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Microfinance Evidence of the Journey 10


Microfinance

“A single loan influences many�

SKIP THE MOVIE There are many microfinace organizations that can facilitate micro lonas to impoverished clients. Some accept donations and continually reinvest, while others return your capital once a loan has been rapai d. Skip the movie tonight. Twenty five dollars, spent well, can alter the course of a human life. www.kiva.org www.opportunity.org www.microplace.com www.freedomfromhunger.org www.worldvisionmicro.org www.yehu.com

Published by Aller Beauchamp P.O. Box 36615, Los Angeles, California 90036 www.shootsomething.com


INTRODUCTION

TEXT a nd PI C TUR E S by A L L E R B E AUCH A M P A free nation does not guarantee opportunity. Though one may be legally free to follow their passions and pursue their dreams, many simply do not have the resources, infrastructure or capital to move forward. It is common for the poor in developing nations to spend much of their day gathering firewood and fresh water, leaving little time to advance their fortunes. Those of us who have been born into well-established western civilizations are privileged. Our ancestors, governments and economies have paved the way for us to excel if we choose to do so. But on unpaved roads, where the poorest of the poor walk, there is no such inheritance. In the short-term, donations or food, medicines and supplies

improve the lives of those less fortunate. Volunteerism lends a tangible hand and often assuages a pressing need. Sadly these wellworn, well-intentioned practices do little to ensure a self-sustaining future. Microfinance may be the answer. Put simply, it is the facilitation of small business loans to poor entrepreneurial men and women who desire to build a better life. With loans of a few hundred dollars they become artisans, open bakeries, schools and shops. Their success flows into the surrounding communities and villages. A single loan influences many. Thanks to these minute sums of money and those who deploy it, positive transformation exists. Microfinance is not charity. It is an auspicious way to invest in our fellow man.


Industrious

It is easy to speculate as to the cause of poverty. Some may even believe that it’s lack of education or motivation that keeps one poor. This is a fallacy. Histories great men and women have risen from all walks of life. Success comes to fruition when the capable and the determined find opportunity. Micro loans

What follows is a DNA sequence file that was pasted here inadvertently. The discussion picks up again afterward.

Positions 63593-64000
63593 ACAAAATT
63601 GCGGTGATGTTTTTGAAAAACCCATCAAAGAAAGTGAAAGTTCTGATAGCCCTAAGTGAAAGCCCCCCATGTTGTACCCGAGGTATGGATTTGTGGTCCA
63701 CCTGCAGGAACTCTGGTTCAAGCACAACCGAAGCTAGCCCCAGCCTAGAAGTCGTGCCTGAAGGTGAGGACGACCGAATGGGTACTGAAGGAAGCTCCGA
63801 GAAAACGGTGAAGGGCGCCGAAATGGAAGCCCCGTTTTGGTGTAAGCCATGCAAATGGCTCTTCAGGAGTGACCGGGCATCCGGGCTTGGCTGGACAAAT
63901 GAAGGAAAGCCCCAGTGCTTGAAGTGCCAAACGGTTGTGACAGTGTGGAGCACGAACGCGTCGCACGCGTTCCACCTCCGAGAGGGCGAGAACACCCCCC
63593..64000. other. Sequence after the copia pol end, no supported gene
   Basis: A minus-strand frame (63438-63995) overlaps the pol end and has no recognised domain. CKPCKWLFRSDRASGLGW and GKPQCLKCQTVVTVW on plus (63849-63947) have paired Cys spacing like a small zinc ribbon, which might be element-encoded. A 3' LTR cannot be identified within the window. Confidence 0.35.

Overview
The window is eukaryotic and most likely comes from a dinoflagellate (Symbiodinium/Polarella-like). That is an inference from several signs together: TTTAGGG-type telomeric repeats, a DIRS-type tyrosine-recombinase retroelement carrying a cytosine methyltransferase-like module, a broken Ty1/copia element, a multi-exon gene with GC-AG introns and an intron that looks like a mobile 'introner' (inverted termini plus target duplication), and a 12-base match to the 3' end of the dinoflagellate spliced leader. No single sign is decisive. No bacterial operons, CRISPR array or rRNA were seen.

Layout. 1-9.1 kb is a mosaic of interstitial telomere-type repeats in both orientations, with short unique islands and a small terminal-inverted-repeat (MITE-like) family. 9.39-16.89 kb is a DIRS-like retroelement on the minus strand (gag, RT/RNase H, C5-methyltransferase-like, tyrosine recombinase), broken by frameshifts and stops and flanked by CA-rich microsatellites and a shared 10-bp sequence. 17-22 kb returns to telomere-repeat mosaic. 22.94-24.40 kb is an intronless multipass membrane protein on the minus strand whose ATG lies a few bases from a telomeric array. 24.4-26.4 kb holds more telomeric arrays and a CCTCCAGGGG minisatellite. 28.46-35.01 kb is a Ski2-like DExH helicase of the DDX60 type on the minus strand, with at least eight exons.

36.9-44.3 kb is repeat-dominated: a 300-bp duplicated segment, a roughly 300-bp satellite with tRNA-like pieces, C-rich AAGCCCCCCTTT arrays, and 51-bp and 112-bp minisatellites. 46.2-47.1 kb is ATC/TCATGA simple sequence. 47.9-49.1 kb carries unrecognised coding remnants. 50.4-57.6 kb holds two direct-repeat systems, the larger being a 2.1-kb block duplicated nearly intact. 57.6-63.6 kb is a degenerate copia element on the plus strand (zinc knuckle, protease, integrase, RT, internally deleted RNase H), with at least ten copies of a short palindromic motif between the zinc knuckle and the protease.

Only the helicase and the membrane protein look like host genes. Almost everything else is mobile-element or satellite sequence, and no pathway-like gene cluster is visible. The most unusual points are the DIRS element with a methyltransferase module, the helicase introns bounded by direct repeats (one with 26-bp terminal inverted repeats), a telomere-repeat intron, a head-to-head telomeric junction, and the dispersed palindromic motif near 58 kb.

provide the necessary funds for many hard working, men and women to begin building a future. I have witnessed an inspiring work ethic. Many awake before dawn, care for their families, get straight to work, diversify, educate others, and make their loan payments of time. It was pleasure to be in the company of

those who truly wish to work. The following pages offer a very brief introduction to a few simple and great people that are well worthy of respect, entrepreneurs that have done much with little. There are millions more for want of a small loan.


Maria Elena Sandwiches, Juice, beans, baked goods and a corner market.


I am unable to think of an American family that appears to live a more idyllic a life than that of Maria Elena’s. She works all day bedside her mother and her mother in law. I spent seven hours with them and they were always smiling, no matter the task, washing dishes, sorting beans, making juice, they were always smiling. Her polite, wellgroomed son came home dressed in a school uniform and enthusiastically participated in the family’s enterprises, once his mother had

finished showering him with kisses. Meanwhile his teenage sister quietly works a few yards away. I know it sounds overly sentimental. Everyone has problems, I am sure the Gonzalez family does as well, but perhaps it is easier to appreciate something when you start with nothing. Five years ago Maria Elena’s family was suffering. Her husband subscribed to the belief that his wife should not work. But she was determined to contribute so that her family would no longer go hungry. Against his wishes she applied for